Englishman Bill Griffiths is passionate for locally grown foods.
It’s apparent from the name of his restaurant, Farmers Gastropub – a reference to the Springfield-area farmers he buys from directly and the British gastropub concept – and it becomes clearer as he speaks about the growing trend.
“Our philosophy is to spend as much of our dollars as close to Springfield as we can,” the 61-year-old Griffiths says. “Local food is our take on the gastropub concept.”
On this hot sunny day, Griffiths arrives at the pub around 7:15 a.m. to begin prepping for lunch at 11. He mixes the batter for the restaurant’s sticky toffee pudding, while greeting employees and his head chef, James Stegall.
Griffiths is more at home at his new 2620 S. Glenstone Ave. space on the north end of the Brentwood Center, where he relocated the restaurant on New Year’s Eve after four years operating downtown in the Wilhoit Plaza.
The new location, he says, has a kitchen three times the size and more authentically recreates his goal of the British-style pub, with lower ceilings and a cozy atmosphere.
“When we first thought of doing a restaurant, this is the location I really wanted,” Griffiths says. “My moments of peace and tranquility are when I get into the kitchen.”
While mixing pudding, Griffiths points to a crate of tomatoes purchased from Ozark Mountain Farms LLC in Reeds Spring, just the beginning of a day full of local food nods. Griffiths’ walk-in cooler is stocked with asparagus and hydroponic lettuce, along with beef purchased from Black Gate Farms in Vanzant, near Cabool.
A chef by passion and engineer by training, Griffiths dreamt for 30 years of opening a restaurant, including during his time as an executive for Hylomar Ltd. in the United Kingdom. After selling his interest in the automotive adhesive manufacturer and a short stint serving the British Consulate in Chicago, his dream came to fruition in October 2009 after moving to the area with his wife, Farmers Gastropub co-owner and Springfield native Christina Fugitt-Griffiths.
After a quick update to Farmers Gastropub’s Facebook page – “Taco Tuesday is here again” – Griffiths hops in his Eurovan, a Ford Transit Connect, and heads to the nearby Greater Springfield Farmers Market in the Battlefield Mall parking lot a little after 9 a.m.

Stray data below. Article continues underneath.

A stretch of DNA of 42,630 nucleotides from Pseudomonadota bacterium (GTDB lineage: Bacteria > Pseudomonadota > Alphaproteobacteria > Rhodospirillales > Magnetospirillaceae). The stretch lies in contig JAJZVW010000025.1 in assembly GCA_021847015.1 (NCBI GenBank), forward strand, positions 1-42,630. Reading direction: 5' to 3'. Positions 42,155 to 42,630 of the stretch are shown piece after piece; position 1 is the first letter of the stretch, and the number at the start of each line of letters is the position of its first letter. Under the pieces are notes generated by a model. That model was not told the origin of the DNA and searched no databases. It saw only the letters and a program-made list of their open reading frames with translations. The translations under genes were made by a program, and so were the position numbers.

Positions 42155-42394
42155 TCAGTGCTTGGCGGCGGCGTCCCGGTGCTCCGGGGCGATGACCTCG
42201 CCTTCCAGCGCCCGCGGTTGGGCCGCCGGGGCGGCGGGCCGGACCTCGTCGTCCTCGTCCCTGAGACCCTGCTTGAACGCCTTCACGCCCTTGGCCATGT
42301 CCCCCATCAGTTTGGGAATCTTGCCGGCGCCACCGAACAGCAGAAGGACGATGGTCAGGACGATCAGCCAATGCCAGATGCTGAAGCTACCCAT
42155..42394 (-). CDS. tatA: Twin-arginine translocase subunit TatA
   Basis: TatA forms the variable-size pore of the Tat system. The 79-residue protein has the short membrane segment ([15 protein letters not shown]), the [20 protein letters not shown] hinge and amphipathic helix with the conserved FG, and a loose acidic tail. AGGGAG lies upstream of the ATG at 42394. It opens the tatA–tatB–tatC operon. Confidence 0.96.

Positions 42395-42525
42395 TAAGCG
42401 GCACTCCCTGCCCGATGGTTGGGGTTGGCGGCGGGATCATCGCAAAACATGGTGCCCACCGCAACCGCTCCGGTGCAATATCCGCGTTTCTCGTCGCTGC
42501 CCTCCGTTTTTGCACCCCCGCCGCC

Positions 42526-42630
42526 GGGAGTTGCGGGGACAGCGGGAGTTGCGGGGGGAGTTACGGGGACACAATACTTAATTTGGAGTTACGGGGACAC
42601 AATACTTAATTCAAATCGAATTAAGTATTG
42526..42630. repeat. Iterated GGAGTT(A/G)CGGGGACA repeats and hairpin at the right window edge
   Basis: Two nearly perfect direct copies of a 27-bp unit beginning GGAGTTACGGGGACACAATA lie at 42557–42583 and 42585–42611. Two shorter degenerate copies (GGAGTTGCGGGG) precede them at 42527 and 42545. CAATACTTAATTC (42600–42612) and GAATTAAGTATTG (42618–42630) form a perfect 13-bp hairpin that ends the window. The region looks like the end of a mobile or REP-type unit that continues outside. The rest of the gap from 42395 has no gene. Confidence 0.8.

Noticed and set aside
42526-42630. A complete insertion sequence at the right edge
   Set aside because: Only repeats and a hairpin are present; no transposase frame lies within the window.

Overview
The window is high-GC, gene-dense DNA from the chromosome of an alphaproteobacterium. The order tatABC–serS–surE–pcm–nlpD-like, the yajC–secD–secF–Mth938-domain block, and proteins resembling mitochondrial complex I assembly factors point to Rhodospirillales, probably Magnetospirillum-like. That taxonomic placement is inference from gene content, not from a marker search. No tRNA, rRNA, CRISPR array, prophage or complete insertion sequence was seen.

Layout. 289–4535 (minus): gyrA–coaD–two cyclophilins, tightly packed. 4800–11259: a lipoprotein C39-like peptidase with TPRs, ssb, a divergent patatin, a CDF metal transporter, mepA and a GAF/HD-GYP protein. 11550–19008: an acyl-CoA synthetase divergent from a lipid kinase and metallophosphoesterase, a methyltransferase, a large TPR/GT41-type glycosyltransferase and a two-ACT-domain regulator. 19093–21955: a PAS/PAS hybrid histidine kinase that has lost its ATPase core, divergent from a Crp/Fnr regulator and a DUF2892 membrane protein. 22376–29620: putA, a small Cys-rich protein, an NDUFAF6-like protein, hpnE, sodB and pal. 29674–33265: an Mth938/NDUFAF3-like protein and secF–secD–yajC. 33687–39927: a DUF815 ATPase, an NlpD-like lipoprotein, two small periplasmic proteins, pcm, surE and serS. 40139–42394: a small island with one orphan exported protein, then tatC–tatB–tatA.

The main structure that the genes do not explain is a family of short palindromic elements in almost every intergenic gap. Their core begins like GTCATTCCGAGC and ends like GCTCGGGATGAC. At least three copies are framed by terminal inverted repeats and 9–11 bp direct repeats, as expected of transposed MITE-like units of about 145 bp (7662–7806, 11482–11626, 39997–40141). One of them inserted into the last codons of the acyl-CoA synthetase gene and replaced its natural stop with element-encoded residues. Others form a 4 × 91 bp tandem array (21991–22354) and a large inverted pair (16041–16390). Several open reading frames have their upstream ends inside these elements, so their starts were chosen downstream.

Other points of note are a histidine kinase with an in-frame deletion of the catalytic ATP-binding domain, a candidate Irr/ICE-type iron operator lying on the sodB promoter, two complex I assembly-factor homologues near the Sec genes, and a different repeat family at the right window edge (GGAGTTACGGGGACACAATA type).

“You have any cabbage?” he asks one vendor, but it’s a no-go on that and cherry tomatoes. He’ll later buy the two before lunch at Harter House, enough to tide the restaurant over until he can attend the Farmers Market of the Ozarks in southeast Springfield on Saturday.
“There’s a synergy between the farmer, the farmers market and the customer,” Griffiths says of the outdoor markets, noting a growing resistance toward eating food from unknown origins. “There’s an invisible wall between customers and the animal they’re actually eating.”
He returns to the restaurant to finish lunch preparation, hits the bank and grocery store before heading out to Mountain Springs Trout Park in Highlandville. He arrives about 1 p.m. at the trout farm that exudes Ozarks living with its cabin-style office and man-made pond, which manager Johnny Edgmon says holds 10,000 pounds of rainbow trout for customers to catch.
Edgmon already has Griffiths’ order ready, more than the restaurant owner is expecting. “How big a bloody fish did you catch?” Griffiths asks.
The answer: about 18 pounds worth.
After 15 minutes at the park, Griffiths is on the road again and headed for KSMU on the Missouri State University campus. A donor for public radio and TV, Griffiths records a radio spot for the station’s 40th anniversary.
Back in the restaurant an hour later, Griffiths greets customers and cures the fish, prepping for Mother’s Day that coming weekend, but he’s soon back on the road and headed for Terrell Creek Farm in Fordland.
About 40 minutes and a winding, rough and downhill gravel road later, he arrives at the farm. Goats vastly outnumber humans on the property – owned by Leslie and Barry Milton – where Griffiths buys a large bag of goat cheese.
“The best place to do business is on their kitchen table,” Griffiths says of working with farmers.
He says convincing growers and producers to sell wholesale to Farmers Gastropub wasn’t a process crafted in a day.
“If you’re a squeaky wheel for long enough, people want to put some oil on it,” Griffiths says.
Back at the restaurant, Griffiths prepares the staff for dinner, going over the day’s specials and readies for the happy hour crowd. He leaves around 8 p.m., checks the status of his restaurant before bed and prepares for another long day with local foods. The restaurant typically closes around 10 p.m. on weekdays and midnight or later on weekends.
“It depends on how late the drinking crowd wants to stay,” Griffiths says.